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a7iii to FE 200-600mm lens rotational looseness


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First, it could be the camera OR the lens.

Do you have other lenses?  Do they also "wobble"?

You are talking about a 1mm movement.

All of my lenses move "a little" when on any of my cameras -- film or digital.

The digital cameras have electrical contacts that are 3mm wide -- more or less.  That's to make sure that the contacts are OK, despite a little movement.

Is it better, worse, or the same with other cameras or lenses?  Do a small experiment and let us know -- but a 1mm "shift" does not sound "bad" to me.

 

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If the 200-600 shows no movement on the video cameras, that would suggest the A7iii camera has the "problem".

If the 28-70 shows no movement on the A7iii camera, that would suggest the 200-600 lens has the "problem".

I'd suggest that the "problem" is normal, minor, variance between that particular lens and that particular camera.

I have lots of cameras and lots of lenses -- and some combinations are slightly tighter than others, and some are slightly looser.

If your results are good, just keep an eye on it -- and find something else to worry about.

 

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Interesting question. I wonder how many readers are now checking their lenses?

I have. As XKAES says, some combinations are slightly looser or tighter than others. No problem optically or with focussing etc.

One of mine (Sigma 170-500mm) is actually slightly loose at between the lens mount and the lens itself. I think a slight tightening of the screws is in order, but I need to get the appropriate screw driver. I think it is a Japanese one I need.

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Good point.  It is easy to check to determine if the lens mount on the camera or lens is loose, but that's never happened to me -- but I've never been struck by lightning, either!

But the fact that the camera is fine with other lenses, and the lens is fine with other cameras, suggests that it is a MINOR, mating-incompatibility, NON-issue.

Edited by XKAES
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  • 9 months later...

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i noticed today the same problema... after 6 month my 200 600,,,, when i shot horizontal everything is stable.... when shooting the moon in the sky at 200mm it moves alone (like collapse) to 300 mm.... rotational stability lost :(

i have done a video of the problem.... how did you solve it?

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On 1/16/2022 at 11:36 AM, Nicola said:

i noticed today the same problema... after 6 month my 200 600,,,, when i shot horizontal everything is stable.... when shooting the moon in the sky at 200mm it moves alone (like collapse) to 300 mm.... rotational stability lost :(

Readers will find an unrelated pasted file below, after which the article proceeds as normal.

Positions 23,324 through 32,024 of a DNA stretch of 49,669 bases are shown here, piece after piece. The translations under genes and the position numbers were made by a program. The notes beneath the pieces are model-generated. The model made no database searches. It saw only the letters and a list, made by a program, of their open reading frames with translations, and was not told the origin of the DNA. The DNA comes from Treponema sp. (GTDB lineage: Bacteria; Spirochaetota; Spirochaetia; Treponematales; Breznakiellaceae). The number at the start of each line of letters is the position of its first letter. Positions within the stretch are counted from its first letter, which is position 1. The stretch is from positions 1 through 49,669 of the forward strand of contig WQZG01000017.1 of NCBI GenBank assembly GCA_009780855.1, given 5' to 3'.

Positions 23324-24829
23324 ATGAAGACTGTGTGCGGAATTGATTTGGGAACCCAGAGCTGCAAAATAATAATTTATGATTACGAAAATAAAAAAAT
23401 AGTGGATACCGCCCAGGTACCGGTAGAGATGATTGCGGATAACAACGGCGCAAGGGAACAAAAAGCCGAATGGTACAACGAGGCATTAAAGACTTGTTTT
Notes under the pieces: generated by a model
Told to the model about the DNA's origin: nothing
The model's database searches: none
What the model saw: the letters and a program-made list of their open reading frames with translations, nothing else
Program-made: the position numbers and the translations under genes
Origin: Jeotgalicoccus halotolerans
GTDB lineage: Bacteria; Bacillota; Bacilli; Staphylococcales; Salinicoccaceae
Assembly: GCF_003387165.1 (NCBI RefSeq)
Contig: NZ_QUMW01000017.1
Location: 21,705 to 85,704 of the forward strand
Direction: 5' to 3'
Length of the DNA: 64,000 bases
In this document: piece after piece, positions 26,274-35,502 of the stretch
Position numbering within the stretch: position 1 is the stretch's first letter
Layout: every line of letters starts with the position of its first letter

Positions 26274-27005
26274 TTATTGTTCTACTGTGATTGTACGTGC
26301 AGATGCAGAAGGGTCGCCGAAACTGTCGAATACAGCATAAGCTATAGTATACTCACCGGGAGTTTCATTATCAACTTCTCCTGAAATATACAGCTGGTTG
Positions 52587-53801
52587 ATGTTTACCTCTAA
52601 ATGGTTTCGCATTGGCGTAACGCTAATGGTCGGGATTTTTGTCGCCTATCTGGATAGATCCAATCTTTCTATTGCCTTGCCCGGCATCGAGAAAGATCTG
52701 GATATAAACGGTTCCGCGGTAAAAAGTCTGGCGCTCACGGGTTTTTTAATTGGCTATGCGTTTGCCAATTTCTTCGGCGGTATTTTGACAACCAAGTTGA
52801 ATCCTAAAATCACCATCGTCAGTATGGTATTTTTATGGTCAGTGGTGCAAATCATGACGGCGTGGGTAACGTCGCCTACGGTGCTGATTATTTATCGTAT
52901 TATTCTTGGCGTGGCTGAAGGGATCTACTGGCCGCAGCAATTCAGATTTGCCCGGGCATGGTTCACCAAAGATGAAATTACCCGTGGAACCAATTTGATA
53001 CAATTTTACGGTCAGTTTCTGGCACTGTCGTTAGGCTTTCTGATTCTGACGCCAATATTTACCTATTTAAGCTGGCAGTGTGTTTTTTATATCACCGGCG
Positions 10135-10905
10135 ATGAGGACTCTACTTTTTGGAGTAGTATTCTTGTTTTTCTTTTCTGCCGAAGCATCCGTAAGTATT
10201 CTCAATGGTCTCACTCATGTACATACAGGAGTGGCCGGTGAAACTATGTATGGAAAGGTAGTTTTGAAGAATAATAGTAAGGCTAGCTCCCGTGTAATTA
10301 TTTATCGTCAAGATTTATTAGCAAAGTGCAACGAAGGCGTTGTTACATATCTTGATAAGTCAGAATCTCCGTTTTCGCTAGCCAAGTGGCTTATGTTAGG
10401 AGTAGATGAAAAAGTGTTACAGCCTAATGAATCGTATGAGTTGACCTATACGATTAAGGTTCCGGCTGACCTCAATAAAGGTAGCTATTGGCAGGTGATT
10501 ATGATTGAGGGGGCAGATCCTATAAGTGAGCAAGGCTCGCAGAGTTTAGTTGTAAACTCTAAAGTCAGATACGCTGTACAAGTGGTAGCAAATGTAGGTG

i have done a video of the problem.... how did you solve it?

The problem with your lens is not what the OP is describing.  Your problem is zoom creep which happens to many zoom lenses.  Zoom creep is quite common with push-pull zoom/focus ring found on many older legacy zoom lenses but I had thought a modern zoom lens with internal focus and zoom (lens' length remain constant) would not be susceptible zoom creep.  Can anyone confirm if the 200-600 lens is in fact an internal focus and zoom lens?

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12 hours ago, tadwil said:

Can anyone confirm if the 200-600 lens is in fact an internal focus and zoom lens?

It is. I had also suspected this lens to be totally unsusceptible to zoom creep. I guess the resistance of the zoom ring is so low that just the bare weight of the optical elements is enough to cause some creep, which is a real pity on a lens like this. Would have been nice if there was a knob to adjust friction of the zoom ring.

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13 hours ago, Pieter said:

It is. I had also suspected this lens to be totally unsusceptible to zoom creep. I guess the resistance of the zoom ring is so low that just the bare weight of the optical elements is enough to cause some creep, which is a real pity on a lens like this. Would have been nice if there was a knob to adjust friction of the zoom ring.

That's a shame.  I would have expected a modern lens with internal focus/zoom would have resolved the zoom creep issue.  In a previous thread someone asked about locking the zoom ring on this lens - it never occurred to me that zoom creep might be the cause, though in hindsight that's all it can be.

@Nicola, You can carry a roll of Gaffer's tape and tape the zoom ring to keep it from rotating but that's tedious.  You can look for some wide rubber band that can straddle both the zoom ring and the lens barrel with good tension to lock the zoom ring in place.  This arrangement should allow you to turn the zoom ring as you see fit, the trick is finding the rubber band or neoprene ring of appropriate size.

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